Gorenter Founder Mark Bosworth Accused of Ripping Off Investors

By Ray Stern

The Arizona Corporation Commission is jumping on Mark Bosworth, the former self-proclaimed real estate "guru" whose troubles were documented in a May feature article in New Times.

In this July 3 "Notice of Opportunity for Hearing," the commission says Bosworth and three of his employees ripped off $5.6 million from 31 investors who thought they were buying property in Rocky Point, Mexico.

The investors were promised a 30 to 100 percent return on their money. Instead, they took a 100 percent loss, according to the commission. Bosworth had the investors' money transferred from the company, "3 Gringos Mexican Investment," to Mark Bosworth and Associates, where it was used for "other purposes," the July 3 notice states.

As the New Times story reported, Bosworth was once a local real estate star who held seminars to teach people how to invest in Phoenix's once smoking-hot housing market. His house of cards collapsed when the market went south and investors shed light on some of his spurious business practices. He declared bankruptcy after losing a major lawsuit in which he was accused of forging signatures on property deeds.

That $17 million judgment led the Arizona Real Estate Commission, which is conducting its own investigation of Bosworth and his businesses, to stop Bosworth from doing any more work in the industry.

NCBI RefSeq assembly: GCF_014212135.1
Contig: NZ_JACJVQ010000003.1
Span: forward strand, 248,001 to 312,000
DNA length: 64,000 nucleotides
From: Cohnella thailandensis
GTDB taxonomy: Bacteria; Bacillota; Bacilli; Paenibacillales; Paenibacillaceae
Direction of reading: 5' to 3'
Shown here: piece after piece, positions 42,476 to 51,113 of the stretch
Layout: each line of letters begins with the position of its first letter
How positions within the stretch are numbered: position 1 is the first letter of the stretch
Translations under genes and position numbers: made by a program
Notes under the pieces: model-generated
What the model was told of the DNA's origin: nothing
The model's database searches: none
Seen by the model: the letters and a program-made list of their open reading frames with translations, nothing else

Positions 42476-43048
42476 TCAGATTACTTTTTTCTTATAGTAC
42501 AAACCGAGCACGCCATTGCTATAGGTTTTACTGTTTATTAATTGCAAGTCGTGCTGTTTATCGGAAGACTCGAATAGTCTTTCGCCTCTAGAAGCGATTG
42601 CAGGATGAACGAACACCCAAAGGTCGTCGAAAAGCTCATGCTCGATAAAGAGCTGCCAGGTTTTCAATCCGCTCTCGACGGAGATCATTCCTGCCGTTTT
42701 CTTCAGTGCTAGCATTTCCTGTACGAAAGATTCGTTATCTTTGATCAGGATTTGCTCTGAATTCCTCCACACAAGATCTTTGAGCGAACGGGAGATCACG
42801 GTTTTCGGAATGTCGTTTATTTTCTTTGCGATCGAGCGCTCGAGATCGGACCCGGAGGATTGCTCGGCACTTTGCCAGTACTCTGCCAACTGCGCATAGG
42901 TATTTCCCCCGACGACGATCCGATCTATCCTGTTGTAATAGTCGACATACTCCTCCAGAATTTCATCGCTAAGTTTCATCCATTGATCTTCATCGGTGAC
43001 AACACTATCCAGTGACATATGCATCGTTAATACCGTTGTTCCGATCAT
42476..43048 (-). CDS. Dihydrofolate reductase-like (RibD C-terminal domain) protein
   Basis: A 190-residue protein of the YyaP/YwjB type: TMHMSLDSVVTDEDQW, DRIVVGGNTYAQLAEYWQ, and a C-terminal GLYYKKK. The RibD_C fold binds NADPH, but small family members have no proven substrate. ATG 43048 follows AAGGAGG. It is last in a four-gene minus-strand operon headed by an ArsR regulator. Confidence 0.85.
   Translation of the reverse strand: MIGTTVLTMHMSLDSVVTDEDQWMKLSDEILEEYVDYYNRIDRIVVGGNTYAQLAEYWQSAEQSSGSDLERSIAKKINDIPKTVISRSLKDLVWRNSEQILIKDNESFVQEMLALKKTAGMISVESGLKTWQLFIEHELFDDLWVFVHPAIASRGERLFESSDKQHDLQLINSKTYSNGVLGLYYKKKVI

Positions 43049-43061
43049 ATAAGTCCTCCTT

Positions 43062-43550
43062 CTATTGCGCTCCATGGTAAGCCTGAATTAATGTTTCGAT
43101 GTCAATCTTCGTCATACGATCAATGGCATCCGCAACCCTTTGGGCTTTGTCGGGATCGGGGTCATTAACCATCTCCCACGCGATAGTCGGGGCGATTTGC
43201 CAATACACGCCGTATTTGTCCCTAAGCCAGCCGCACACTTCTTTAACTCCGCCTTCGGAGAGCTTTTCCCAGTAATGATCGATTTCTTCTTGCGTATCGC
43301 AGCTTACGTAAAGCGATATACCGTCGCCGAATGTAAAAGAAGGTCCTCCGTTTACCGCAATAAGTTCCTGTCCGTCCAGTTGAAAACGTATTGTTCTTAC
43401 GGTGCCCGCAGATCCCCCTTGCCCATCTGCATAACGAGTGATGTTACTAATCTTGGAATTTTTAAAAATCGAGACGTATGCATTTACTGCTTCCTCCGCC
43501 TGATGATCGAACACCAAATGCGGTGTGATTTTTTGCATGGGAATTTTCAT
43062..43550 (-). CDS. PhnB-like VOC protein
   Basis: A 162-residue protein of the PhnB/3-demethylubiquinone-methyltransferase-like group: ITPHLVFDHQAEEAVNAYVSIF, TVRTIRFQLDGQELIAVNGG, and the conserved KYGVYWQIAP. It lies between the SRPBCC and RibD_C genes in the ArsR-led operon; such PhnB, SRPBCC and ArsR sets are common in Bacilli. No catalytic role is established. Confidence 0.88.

The Corporation Commission seems to be preparing for a major attack. Besides Bosworth, the notice targets former Bosworth employees Steve Van Campen, Michael Sargent and Robert Bornholdt for possible "restitution, for adminstrative penalties, and for other affirmative action." The men's wives are also named, notably Bosworth's wife and occasional business partner, Lisa Bosworth.

Mark Bosworth and crew have until August 3 to answer the notice. A hearing date hasn't been set.

Don't bother looking for news about the Corporation Commission's latest accusations against Bosworth in the Arizona Republic. The paper's coverage of Bosworth's legal troubles has been suspiciously sparse -- maybe because it's too busy raking in dough for the double-page ads bought by the property-management company Bosworth founded, Gorenter.

Insiders say the Republic would be wise to accept only cash for those ads.